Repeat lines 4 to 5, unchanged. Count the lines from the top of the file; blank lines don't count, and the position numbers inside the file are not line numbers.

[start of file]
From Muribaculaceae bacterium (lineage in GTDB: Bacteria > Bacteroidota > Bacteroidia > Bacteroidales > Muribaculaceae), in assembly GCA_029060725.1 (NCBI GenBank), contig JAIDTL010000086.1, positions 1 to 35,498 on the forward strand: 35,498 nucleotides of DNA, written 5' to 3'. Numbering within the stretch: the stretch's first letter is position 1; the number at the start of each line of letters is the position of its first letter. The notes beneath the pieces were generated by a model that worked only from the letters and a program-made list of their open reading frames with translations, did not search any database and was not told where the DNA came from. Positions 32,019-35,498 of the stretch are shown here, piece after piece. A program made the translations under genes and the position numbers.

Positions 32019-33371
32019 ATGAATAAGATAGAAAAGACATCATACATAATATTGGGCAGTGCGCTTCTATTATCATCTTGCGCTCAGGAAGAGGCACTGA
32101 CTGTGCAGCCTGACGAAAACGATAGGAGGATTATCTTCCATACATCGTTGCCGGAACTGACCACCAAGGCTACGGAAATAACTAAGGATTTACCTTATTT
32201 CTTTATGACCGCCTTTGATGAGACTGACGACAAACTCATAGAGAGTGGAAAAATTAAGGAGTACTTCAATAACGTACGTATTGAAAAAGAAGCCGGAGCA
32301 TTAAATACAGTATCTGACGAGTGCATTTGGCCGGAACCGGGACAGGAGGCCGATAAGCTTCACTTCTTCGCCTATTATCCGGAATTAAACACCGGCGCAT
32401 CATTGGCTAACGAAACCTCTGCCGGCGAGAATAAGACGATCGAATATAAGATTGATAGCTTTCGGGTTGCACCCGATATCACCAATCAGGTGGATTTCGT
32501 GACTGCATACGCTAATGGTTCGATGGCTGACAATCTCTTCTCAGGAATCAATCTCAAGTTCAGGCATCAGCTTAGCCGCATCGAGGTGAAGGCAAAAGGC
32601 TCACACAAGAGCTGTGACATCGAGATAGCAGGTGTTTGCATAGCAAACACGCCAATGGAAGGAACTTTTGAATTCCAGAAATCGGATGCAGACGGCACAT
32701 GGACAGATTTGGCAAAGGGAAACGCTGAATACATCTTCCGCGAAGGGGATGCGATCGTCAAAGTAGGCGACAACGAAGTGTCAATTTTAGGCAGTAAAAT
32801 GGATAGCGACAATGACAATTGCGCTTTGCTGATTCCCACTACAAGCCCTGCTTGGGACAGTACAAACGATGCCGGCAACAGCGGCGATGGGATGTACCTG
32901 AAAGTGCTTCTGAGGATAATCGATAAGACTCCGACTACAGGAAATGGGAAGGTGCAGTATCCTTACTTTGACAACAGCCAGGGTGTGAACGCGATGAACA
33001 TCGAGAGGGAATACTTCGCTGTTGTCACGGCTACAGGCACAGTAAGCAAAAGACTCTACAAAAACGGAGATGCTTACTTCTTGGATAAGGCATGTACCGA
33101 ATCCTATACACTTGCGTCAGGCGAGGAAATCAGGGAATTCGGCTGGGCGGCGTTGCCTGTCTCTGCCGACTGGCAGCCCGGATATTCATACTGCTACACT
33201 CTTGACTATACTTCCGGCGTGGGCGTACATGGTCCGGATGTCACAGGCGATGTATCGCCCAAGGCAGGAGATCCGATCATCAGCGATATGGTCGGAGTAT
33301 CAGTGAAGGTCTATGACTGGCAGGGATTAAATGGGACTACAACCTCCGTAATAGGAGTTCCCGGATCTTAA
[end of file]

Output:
32101 CTGTGCAGCCTGACGAAAACGATAGGAGGATTATCTTCCATACATCGTTGCCGGAACTGACCACCAAGGCTACGGAAATAACTAAGGATTTACCTTATTT
32201 CTTTATGACCGCCTTTGATGAGACTGACGACAAACTCATAGAGAGTGGAAAAATTAAGGAGTACTTCAATAACGTACGTATTGAAAAAGAAGCCGGAGCA